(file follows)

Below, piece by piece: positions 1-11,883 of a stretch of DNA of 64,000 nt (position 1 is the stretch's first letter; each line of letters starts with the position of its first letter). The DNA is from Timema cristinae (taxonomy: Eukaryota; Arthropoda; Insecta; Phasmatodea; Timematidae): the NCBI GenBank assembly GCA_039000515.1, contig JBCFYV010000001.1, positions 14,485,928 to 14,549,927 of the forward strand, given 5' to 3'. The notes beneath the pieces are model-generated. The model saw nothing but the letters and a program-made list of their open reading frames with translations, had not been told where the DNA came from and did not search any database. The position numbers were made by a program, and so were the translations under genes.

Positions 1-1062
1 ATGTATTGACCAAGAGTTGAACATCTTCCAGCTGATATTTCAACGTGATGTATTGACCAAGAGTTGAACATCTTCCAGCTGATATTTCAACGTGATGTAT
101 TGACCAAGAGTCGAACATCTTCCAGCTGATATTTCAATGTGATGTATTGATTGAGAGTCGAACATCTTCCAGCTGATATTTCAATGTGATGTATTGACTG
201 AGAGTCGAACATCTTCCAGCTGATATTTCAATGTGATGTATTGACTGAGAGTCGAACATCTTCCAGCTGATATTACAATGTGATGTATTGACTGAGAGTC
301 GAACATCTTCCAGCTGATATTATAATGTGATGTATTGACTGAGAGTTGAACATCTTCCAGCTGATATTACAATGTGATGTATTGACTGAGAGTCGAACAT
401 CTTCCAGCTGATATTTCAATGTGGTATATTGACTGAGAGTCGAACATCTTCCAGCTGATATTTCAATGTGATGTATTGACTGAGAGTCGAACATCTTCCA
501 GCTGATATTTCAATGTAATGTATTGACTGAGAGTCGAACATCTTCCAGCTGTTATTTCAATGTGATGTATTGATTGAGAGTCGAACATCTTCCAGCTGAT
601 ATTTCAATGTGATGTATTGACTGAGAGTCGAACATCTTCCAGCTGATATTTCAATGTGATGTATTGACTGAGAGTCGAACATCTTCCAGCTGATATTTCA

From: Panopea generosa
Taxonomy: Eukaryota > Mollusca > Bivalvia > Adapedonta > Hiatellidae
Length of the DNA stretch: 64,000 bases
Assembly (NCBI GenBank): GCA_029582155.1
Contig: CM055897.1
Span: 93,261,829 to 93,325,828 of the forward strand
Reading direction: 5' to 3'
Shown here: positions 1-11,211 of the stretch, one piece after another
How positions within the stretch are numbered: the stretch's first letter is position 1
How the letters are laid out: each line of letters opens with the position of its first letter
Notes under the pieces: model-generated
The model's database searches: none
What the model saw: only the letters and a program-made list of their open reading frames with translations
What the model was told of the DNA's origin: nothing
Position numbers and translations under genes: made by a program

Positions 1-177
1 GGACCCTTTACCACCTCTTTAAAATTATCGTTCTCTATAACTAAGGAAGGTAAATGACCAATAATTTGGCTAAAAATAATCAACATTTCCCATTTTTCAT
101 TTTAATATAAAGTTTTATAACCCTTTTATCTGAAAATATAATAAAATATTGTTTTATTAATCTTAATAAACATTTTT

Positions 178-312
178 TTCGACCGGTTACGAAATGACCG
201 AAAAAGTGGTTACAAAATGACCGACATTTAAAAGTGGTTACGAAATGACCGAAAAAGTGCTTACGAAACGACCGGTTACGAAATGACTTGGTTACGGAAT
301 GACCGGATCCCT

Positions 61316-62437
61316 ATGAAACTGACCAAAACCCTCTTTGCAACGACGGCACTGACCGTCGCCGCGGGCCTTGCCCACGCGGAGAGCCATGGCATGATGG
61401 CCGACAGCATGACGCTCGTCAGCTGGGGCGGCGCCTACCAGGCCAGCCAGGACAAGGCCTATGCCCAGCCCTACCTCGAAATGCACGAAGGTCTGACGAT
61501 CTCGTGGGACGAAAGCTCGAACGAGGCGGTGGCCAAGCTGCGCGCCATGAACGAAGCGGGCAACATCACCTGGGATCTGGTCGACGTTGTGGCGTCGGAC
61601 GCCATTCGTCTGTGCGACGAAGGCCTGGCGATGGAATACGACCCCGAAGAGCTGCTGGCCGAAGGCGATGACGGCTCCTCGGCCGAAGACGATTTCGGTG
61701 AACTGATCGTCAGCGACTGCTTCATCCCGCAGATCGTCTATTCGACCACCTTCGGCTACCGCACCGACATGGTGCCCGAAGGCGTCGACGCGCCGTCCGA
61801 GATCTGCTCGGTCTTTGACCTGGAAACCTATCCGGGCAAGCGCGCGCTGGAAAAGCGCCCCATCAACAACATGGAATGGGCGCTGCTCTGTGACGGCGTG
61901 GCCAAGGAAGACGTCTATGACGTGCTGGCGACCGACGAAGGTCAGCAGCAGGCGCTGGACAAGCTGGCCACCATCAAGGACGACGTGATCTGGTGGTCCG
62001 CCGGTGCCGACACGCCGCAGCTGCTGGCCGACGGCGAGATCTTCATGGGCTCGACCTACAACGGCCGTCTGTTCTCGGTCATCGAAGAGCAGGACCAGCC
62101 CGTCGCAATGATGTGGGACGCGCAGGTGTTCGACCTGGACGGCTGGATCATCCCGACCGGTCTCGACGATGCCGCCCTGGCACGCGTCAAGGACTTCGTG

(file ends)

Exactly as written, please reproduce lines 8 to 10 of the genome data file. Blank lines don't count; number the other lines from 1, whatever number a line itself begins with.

501 GCTGATATTTCAATGTAATGTATTGACTGAGAGTCGAACATCTTCCAGCTGTTATTTCAATGTGATGTATTGATTGAGAGTCGAACATCTTCCAGCTGAT
601 ATTTCAATGTGATGTATTGACTGAGAGTCGAACATCTTCCAGCTGATATTTCAATGTGATGTATTGACTGAGAGTCGAACATCTTCCAGCTGATATTTCA

From: Panopea generosa